Construction on a townhome development at 7312 Ogden Ave., formerly home to Victory Bowling Lanes, will begin in early July and will be completed by next March, according to the architect of the project.

On June 19, the Riverside village board granted two zoning variances for the development, paving the way for a brick three-story building housing seven three-bedroom, 2.5-bathroom units. The village’s Zoning Board of Appeals previously had unanimously recommended granting the variances for the development.

One variance will allow the front doors of the townhome units to face the west side yard, instead of Ogden Avenue, which the zoning code requires. The second variance allows garage doors on the front facades of the units, rather than the side or rear.

The zoning board recommended granting the variances since the property has just a 55-foot frontage along Ogden Avenue, making it impossible for the seven units to face the street. In addition to the narrow width of the 18,270-square-foot lot, it is very deep?”over 300 feet?”and doglegs in the middle of the parcel.

“The square footage is there,” said John Schiess, architect and agent for the property owners, who are also behind the development of the former Buresh’s Lobster House property on 31st Street in Brookfield.

“If the configuration of the lot was different, we wouldn’t have been coming before the village with special allowances,” Schiess added.

According to plans submitted to the village by Schiess, all of the units will be accessed from Ogden Avenue via a asphalt and brick paver driveway along the west property line. Although the property also fronts Lafayette Road on the west, there will be no vehicle access to that street.

The plan also shows that the townhome development will be set back from Ogden Avenue by 20 feet, matching the setback of the building directly west. Victory Lanes was built right at the lot line on Ogden Avenue. The rear of the property will include some 72 feet of green space, which will be owned in common by the townhome purchasers.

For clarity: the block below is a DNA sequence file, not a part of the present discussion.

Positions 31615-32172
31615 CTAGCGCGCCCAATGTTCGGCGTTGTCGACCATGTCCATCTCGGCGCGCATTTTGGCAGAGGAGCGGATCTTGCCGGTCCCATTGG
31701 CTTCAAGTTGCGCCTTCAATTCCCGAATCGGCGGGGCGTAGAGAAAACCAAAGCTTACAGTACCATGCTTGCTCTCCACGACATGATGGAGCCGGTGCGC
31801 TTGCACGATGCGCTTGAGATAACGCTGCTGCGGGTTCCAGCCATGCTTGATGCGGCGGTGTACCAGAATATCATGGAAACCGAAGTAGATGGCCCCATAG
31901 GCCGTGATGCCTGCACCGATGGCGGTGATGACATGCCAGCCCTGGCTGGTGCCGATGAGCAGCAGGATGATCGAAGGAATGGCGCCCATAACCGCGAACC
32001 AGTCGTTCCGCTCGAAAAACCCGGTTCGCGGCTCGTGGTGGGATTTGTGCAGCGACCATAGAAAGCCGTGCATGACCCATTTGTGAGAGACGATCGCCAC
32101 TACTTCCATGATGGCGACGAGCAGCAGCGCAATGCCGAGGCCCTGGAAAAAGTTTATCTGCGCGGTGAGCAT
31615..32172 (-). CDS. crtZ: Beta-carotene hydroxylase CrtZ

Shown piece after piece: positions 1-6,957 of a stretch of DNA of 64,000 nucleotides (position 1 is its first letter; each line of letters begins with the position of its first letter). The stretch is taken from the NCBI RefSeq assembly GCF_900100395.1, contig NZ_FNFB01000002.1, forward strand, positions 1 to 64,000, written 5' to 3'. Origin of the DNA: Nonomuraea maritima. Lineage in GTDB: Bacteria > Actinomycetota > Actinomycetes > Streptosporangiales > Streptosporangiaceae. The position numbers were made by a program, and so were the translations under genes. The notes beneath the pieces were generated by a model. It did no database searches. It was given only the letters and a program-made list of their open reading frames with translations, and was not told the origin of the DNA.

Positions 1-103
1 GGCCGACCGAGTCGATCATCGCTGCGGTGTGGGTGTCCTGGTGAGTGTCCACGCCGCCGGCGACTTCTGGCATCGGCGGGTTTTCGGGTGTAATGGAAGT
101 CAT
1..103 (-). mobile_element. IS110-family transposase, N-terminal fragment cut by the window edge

The list price for the townhomes is expected to be $499,000.

Developers purchased the property, home to a bowling alley since 1939, on April 5 for $675,000, according to records obtained from the Cook County Recorder of Deeds. Its previous owner, Elizabeth Duenas, had owned the bowling alley for the past three years, renting the facility principally for private parties, including ones for Schiess’ Metropolis Architects, which held their annual office party there three times.

However, revenues from the venture were not enough to offset property tax increases, according to Duenas, who stated in April that the sale of the property was “primarily economic.”

Victory Lanes lasted longer than it might have if not for a group of Riverside residents, who banded together to buy the property from its longtime owners, Al and Lucy Raskevich, in 1998. At that time, the Raskevich family expressed interest in selling the bowling alley to developers, but the group raised $255,000 and bought the old-fashioned, six-lane bowling alley a few more years. Duenas purchased the property from the group of Riverside residents in 2003 for $520,000.

Schiess said that the development group he represents is eyeing other property within Riverside, but would not confirm where.

Meanwhile, the development group’s townhome/single-family project on 31st Street in Brookfield continues apace, and will be ready for occupancy by the end of December, according to Schiess. All but two of the townhome units have sold, Schiess said, and two of the single-family homes have sold as well.